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Rockihnroll

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Editors’ Notes

Greg Kihn's 1981 album Rockihnroll isn't a huge departure from his previous few releases—it's full of unpretentious rock 'n' roll with plenty of power pop hooks and a distinct absence of skinny-tie new wave affectations. But everything came together in just the right way to make this Kihn's finest hour; the production is a little punchier, the band are a bit tighter, and the songs are slightly catchier. It's no wonder this became Kihn's breakout recording, his first to scale the upper reaches of the album charts. Of course it didn't hurt that Rockihnroll contained the haunting "The Breakup Song," a sinuously seductive tune that gave Kihn his first bona fide hit and became an undeniable '80s classic. Still, there's more the this record than just the big single—"Valerie," "Sheila," and "The Girl Most Likely" (reckon Kihn had women on his mind much?) are infectious, perfect pop nuggets, while "Trouble in Paradise" is a vivacious variant on the Bo Diddley beat. But despite the ubiquitousness of the successful single, Kihn would soon prove to be more than a one-hit wonder.

Customer Reviews

A guilty pleasure

This album was Greg Kihn's masterpiece. Aside from his breakout hit single "The Breakup Song," many of the album tracks are far too good to be overlooked. Trouble in Paradise, Sheila, Valerie, Can't Stop Hurtin' Myself, etc. This album is a solid 40 minutes of pure pop pleasure.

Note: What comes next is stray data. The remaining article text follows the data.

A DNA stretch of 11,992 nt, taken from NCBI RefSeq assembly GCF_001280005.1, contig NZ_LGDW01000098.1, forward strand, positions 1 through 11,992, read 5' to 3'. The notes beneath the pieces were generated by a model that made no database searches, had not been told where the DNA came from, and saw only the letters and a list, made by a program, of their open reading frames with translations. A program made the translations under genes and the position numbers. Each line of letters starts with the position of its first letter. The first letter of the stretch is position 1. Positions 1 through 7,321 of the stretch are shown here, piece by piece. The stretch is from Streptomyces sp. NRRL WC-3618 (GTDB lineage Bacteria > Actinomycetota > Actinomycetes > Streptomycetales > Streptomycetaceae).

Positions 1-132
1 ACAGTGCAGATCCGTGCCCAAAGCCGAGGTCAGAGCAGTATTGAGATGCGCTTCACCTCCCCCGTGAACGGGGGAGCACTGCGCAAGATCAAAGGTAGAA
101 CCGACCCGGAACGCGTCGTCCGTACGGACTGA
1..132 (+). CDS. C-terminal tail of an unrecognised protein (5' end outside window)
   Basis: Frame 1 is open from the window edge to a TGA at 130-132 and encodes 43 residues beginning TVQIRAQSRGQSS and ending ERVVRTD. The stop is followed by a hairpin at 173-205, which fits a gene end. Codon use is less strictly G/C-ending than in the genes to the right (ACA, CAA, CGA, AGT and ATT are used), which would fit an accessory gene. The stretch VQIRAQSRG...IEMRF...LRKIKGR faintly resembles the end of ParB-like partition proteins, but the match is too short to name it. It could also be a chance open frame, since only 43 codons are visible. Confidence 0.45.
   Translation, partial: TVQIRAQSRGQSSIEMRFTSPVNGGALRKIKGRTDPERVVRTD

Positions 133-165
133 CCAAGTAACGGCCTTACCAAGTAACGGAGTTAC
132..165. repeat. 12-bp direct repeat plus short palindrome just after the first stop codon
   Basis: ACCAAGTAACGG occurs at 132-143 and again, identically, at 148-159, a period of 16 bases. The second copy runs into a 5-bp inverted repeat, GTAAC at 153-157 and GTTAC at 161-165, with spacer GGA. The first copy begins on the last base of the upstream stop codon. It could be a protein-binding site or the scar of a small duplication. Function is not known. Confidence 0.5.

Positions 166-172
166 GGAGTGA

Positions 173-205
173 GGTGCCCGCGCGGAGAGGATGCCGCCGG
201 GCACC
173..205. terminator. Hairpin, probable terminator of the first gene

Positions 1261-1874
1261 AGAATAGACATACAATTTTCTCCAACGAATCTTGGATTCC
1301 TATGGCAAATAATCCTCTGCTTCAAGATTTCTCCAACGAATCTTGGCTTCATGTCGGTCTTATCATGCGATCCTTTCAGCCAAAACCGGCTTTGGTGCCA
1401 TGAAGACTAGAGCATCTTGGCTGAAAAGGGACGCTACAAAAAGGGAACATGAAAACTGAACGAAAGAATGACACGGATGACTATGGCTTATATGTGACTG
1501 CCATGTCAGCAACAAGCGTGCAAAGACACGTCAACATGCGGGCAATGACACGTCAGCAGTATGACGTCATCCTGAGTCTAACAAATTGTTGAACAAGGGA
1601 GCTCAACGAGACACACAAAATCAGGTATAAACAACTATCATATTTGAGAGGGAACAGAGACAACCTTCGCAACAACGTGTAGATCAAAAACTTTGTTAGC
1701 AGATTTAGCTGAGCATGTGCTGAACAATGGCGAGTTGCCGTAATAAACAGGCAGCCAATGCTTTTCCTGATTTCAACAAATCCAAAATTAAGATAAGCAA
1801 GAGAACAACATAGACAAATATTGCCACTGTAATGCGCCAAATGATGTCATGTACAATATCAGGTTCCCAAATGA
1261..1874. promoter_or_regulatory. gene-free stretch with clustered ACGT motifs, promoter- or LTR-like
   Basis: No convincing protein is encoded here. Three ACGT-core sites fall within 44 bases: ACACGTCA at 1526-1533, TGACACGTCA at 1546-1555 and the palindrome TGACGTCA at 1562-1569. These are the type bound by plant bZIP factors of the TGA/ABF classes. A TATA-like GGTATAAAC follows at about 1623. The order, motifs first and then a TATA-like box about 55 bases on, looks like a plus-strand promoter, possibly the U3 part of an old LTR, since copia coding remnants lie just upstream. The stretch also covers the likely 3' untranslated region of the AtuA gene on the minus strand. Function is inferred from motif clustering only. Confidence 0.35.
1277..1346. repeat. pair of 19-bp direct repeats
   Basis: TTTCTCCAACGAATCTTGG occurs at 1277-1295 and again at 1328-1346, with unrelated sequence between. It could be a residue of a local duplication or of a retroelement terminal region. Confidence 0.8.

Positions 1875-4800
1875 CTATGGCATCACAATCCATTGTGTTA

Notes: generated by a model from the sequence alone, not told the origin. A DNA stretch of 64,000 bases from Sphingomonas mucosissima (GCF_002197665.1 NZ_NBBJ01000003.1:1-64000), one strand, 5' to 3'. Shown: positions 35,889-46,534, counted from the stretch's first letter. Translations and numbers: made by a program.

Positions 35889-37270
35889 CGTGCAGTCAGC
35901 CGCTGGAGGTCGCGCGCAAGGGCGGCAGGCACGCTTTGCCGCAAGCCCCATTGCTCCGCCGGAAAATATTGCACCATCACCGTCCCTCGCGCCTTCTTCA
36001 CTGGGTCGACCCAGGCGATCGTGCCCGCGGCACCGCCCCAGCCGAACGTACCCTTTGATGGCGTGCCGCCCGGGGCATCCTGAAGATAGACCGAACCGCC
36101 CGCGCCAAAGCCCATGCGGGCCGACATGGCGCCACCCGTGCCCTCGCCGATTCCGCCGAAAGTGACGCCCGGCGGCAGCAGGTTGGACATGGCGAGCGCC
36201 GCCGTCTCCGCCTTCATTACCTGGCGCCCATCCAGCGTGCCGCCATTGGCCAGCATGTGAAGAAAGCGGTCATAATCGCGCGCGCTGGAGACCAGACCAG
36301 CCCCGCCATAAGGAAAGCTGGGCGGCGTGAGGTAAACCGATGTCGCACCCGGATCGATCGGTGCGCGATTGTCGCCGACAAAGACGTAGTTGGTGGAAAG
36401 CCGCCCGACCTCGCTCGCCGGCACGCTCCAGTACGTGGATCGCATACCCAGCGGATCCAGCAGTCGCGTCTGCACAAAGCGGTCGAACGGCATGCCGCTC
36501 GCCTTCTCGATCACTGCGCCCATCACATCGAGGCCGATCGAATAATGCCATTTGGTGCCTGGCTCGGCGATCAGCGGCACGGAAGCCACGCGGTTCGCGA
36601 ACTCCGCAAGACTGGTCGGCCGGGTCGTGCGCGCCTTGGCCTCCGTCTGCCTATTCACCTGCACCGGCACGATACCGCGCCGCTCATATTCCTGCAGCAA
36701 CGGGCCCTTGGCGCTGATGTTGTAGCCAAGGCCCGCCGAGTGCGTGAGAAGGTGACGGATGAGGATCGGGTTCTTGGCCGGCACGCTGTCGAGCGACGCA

Classic !!

Great to see this Greg Kihn classic out!!- Great album, great songwriter & great band!! Love hearing "Valerie" and "Can't Stop Hurtin' Myself". Hope to see a tour soon!!!

Back when my hair wasn't grey

To write a song like "The Breakup Song" which I've heard so many times, yet each time I hear it I start to compare it to my favorite Beatles songs is quite an accomplishment, and everyone else thought so too, as it made it to #15 on the charts, and took the LP to #32 when the previous LP was #157 and this was on the small independent Berserkley label. On this LP The Kihn Band continue to do what they do best, which is to mix pure pop songs ("Breakup", "Valerie", "Girl Most Likely") with songs that rock a little more (Can't Stop Hurting Myself-one of their greatest songs: when Steve Wright's bass kicks in, in the intro of the song it's fantastic, and was even better live; "Womankind", and "Trouble in Paradise"-forgot how much I liked this one). You get some call and response vocals from what to me sounds like Larry Lynch on the semi-reggae Wright song "Nothing's Gonna Change", a great cover of Tommy Roe's "Sheila", and more call and response vocals from the band in "The Girl Most Likely". They added Gary Phillips to the band and his keyboards really help to fill out the band's sound (as on "Trouble In Paradise"). Check out Dave Carpender's great guitar work in "Valerie" which really drives the song along, in an eighties sped up version of James Burton, and you see I can find something to like for every song, which makes this LP an all-around gem. The only thing that could be better is if this was out on an actual physical CD, but beggars can't be choosers.

Rockihnroll, Greg Kihn Band
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Customer Ratings